A student writes:

        Dr. Patt,

        Your lecture on Monday did clear up some confusion, but I am stilled
        befuddled at some of the concepts I have to use to write the interrupt
        service routine.  Thus, I have not one, but several questions

        First, do we have to write the push and pop subroutines?

They are not push and pop subroutines.  They are control signals that
perform the push and pop operations.  

Let me ask you a question: In a LD R1, A, do you have to write the Add
instruction that adds the sign-extended offset to the incremented PC to
get the address A?  Do you have to write the Load instruction that loads 
the MAR with this address?  Answer: Of course not.  The control signals
in the instruction cycle do all that.  Similarly, the control signals in
the instruction cycle do all the pushes in initiating an interrupt and
all the pops in carrying out the RTI instruction. 

        Second, is there any possible instruction that can be written that can
        push the PC and the PSR on the stack, because I don't see any 
        actual code involving the PC and the PSI in the book?

Nope. No instruction will do it. 

        Third, can the pointer set by R6 for the stack actually be recognized by
        the interrupt service routine?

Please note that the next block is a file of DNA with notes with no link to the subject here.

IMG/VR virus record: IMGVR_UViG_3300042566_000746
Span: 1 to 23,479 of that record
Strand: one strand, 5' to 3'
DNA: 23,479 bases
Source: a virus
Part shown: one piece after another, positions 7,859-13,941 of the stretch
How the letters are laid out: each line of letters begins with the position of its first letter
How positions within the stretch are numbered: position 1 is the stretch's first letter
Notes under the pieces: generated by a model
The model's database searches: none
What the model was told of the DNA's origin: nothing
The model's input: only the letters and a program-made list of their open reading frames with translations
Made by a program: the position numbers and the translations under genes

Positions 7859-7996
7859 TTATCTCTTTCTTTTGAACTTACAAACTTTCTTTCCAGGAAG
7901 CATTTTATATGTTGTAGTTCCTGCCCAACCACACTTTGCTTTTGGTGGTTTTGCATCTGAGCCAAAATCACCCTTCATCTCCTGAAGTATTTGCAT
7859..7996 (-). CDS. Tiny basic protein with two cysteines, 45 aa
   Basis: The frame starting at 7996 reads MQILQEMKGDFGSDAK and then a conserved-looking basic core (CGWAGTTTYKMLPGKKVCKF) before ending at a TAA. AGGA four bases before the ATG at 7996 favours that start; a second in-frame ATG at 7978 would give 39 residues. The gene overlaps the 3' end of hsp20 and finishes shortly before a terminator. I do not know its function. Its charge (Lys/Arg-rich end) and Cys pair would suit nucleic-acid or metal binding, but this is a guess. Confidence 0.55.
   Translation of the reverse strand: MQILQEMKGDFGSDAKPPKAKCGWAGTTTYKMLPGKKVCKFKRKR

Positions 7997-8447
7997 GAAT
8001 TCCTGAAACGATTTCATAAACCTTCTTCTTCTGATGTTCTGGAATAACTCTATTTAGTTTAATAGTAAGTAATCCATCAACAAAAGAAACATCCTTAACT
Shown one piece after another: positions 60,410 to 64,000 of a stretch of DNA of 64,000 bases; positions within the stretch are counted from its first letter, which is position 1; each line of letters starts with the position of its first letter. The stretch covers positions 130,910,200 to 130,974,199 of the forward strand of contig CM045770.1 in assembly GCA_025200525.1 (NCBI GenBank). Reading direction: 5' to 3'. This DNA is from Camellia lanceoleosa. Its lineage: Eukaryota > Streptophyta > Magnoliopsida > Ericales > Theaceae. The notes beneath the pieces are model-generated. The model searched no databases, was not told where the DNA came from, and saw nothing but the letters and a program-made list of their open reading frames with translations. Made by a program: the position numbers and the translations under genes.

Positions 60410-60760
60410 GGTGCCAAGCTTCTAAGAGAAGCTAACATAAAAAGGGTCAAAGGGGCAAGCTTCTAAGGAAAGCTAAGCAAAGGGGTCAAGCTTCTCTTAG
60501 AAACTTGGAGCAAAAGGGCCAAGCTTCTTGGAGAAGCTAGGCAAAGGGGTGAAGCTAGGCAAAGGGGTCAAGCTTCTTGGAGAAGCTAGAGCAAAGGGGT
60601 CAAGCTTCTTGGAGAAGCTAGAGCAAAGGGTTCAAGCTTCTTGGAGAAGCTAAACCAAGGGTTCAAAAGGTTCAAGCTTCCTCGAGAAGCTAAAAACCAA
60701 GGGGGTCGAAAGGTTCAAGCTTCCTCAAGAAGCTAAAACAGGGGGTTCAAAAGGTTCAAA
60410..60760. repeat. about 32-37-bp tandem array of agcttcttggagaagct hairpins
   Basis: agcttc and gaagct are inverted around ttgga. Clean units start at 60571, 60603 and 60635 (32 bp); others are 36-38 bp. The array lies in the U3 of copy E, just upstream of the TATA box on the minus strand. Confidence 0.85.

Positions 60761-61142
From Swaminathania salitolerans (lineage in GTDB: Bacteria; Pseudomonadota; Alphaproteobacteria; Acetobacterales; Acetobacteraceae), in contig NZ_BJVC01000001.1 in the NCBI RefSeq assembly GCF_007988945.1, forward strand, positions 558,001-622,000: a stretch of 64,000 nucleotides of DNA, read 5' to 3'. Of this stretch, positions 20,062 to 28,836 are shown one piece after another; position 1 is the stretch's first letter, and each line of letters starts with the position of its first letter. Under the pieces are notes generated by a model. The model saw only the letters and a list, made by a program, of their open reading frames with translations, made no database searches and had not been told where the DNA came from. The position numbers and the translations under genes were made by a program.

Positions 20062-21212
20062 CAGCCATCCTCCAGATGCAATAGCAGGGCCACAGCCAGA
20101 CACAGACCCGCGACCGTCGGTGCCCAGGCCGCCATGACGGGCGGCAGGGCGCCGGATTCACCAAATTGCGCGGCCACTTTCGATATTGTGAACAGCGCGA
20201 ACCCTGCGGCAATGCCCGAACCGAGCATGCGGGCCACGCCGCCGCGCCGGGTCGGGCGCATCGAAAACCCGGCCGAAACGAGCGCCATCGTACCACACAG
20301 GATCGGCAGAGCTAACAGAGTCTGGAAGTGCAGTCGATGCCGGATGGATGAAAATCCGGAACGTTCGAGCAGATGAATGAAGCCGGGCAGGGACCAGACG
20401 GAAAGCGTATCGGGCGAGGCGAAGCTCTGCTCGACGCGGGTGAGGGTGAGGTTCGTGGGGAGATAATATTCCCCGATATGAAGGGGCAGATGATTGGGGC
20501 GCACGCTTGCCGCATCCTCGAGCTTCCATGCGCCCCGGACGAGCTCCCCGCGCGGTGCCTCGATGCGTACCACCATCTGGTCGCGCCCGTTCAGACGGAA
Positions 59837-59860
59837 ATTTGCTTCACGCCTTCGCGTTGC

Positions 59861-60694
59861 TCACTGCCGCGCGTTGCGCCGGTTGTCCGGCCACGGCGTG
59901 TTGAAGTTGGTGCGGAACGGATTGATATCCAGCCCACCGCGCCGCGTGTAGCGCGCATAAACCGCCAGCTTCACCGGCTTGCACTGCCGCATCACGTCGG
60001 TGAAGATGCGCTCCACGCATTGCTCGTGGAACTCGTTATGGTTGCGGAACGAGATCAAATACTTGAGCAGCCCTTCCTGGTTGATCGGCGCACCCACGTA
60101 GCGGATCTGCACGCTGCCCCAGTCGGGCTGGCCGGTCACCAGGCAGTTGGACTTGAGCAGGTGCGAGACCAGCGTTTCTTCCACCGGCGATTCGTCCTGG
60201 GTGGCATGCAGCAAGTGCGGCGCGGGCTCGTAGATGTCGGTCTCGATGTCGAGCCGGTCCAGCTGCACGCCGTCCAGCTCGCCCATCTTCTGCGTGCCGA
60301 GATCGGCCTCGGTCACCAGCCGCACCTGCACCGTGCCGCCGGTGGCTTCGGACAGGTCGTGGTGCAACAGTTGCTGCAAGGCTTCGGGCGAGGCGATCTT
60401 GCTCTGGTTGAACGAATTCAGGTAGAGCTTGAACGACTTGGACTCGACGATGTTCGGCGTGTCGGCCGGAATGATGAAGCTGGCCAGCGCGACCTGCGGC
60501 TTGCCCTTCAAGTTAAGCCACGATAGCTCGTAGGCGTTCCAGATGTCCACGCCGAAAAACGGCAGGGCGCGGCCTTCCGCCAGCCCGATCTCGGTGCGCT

Sure.  Every register can be recognized by every instruction.  Thus, if I am
using R6 to keep track of the top of the stack, I can not use R6 for other
general purpose activity.  In a real machine, as I said in class, there would
be more than one R6, one for handling the system activity and one each for
each level of privilege.  In 306, we are sticking with a single R6, and using 
it with the system stack.  ...which means that if you want to create a stack
for your own application's use, you will need to allocate space (via .BLKW)
and use another register as the stack pointer for that stack.

        I would very much appreciate any clarification on this.

        Thank you.
        <<name withheld to protect the student with several questions>>

I hope the above helps.  If not, please try again or see one of the TAs.

Good luck with what is left.

Yale Patt